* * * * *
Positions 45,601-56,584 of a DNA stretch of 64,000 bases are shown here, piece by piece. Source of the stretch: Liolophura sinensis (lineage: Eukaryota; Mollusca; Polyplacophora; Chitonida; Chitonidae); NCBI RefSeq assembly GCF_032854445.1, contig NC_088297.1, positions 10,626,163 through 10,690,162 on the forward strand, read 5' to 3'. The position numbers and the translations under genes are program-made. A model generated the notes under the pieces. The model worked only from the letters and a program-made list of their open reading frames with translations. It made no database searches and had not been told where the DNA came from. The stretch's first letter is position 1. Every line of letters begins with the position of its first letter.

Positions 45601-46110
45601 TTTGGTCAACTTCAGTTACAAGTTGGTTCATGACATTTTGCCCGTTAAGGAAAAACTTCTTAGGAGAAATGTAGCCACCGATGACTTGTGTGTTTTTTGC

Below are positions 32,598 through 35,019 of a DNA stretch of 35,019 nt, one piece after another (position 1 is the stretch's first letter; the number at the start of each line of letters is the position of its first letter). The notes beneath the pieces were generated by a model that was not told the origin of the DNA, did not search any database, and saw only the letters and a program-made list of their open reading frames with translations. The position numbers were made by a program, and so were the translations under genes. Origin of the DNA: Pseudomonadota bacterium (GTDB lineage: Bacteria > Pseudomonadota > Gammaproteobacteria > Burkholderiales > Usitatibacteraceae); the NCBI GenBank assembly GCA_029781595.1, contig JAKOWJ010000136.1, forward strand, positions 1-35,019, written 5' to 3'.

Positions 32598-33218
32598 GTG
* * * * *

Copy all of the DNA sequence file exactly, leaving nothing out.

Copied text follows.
Positions 45,601-56,584 of a DNA stretch of 64,000 bases are shown here, piece by piece. Source of the stretch: Liolophura sinensis (lineage: Eukaryota; Mollusca; Polyplacophora; Chitonida; Chitonidae); NCBI RefSeq assembly GCF_032854445.1, contig NC_088297.1, positions 10,626,163 through 10,690,162 on the forward strand, read 5' to 3'. The position numbers and the translations under genes are program-made. A model generated the notes under the pieces. The model worked only from the letters and a program-made list of their open reading frames with translations. It made no database searches and had not been told where the DNA came from. The stretch's first letter is position 1. Every line of letters begins with the position of its first letter.

Positions 45601-46110
45601 TTTGGTCAACTTCAGTTACAAGTTGGTTCATGACATTTTGCCCGTTAAGGAAAAACTTCTTAGGAGAAATGTAGCCACCGATGACTTGTGTGTTTTTTGC

Below are positions 32,598 through 35,019 of a DNA stretch of 35,019 nt, one piece after another (position 1 is the stretch's first letter; the number at the start of each line of letters is the position of its first letter). The notes beneath the pieces were generated by a model that was not told the origin of the DNA, did not search any database, and saw only the letters and a program-made list of their open reading frames with translations. The position numbers were made by a program, and so were the translations under genes. Origin of the DNA: Pseudomonadota bacterium (GTDB lineage: Bacteria > Pseudomonadota > Gammaproteobacteria > Burkholderiales > Usitatibacteraceae); the NCBI GenBank assembly GCA_029781595.1, contig JAKOWJ010000136.1, forward strand, positions 1-35,019, written 5' to 3'.

Positions 32598-33218
32598 GTG